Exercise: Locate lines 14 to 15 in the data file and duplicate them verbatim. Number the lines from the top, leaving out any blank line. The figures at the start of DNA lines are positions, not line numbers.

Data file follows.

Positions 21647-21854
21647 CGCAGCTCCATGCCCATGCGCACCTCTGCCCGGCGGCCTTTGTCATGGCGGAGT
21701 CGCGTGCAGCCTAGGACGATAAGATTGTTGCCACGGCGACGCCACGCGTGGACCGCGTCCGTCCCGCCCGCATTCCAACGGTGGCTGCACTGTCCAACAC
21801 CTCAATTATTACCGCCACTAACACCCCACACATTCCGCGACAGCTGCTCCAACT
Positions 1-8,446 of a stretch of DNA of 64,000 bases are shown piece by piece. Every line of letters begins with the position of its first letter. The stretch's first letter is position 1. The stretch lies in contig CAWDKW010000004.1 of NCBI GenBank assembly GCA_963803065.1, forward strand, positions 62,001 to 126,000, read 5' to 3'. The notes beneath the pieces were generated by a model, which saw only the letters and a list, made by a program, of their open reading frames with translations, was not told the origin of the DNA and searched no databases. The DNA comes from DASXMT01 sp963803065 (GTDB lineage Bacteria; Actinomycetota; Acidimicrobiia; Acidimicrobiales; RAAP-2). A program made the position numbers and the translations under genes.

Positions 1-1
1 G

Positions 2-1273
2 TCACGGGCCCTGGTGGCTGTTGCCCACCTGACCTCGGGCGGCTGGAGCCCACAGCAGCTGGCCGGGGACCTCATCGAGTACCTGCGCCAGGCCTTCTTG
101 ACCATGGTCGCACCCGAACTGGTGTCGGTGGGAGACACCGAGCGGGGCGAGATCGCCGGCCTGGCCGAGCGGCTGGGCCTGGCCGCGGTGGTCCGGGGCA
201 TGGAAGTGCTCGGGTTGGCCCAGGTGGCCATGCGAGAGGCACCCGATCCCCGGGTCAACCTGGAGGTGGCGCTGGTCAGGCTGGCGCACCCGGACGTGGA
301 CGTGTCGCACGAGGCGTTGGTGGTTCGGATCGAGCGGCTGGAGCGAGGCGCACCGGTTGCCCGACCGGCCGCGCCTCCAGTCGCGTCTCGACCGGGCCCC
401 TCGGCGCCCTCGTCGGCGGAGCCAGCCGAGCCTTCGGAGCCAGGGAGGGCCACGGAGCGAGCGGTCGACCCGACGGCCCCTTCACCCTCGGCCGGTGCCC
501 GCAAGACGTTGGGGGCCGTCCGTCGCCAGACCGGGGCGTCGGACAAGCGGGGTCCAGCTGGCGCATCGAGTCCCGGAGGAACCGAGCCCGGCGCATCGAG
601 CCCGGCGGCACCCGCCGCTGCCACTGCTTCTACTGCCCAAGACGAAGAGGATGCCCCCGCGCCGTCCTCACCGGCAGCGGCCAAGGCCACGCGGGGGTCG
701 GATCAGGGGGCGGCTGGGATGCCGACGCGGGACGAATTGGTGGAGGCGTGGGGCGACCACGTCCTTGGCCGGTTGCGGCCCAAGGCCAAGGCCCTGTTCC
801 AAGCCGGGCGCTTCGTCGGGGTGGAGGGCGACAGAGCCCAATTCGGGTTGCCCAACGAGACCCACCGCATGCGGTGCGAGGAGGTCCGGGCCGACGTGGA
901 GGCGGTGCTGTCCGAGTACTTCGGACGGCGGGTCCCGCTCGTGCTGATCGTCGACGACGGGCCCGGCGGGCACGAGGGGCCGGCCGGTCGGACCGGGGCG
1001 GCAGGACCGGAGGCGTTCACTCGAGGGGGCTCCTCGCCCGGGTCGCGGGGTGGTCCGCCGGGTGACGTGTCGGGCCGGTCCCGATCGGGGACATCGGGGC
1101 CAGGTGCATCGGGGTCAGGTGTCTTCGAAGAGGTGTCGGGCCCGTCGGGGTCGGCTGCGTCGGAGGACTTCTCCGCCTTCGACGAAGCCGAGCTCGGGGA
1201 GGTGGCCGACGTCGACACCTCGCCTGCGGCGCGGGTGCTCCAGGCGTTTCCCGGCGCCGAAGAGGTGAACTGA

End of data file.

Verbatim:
501 GCAAGACGTTGGGGGCCGTCCGTCGCCAGACCGGGGCGTCGGACAAGCGGGGTCCAGCTGGCGCATCGAGTCCCGGAGGAACCGAGCCCGGCGCATCGAG
601 CCCGGCGGCACCCGCCGCTGCCACTGCTTCTACTGCCCAAGACGAAGAGGATGCCCCCGCGCCGTCCTCACCGGCAGCGGCCAAGGCCACGCGGGGGTCG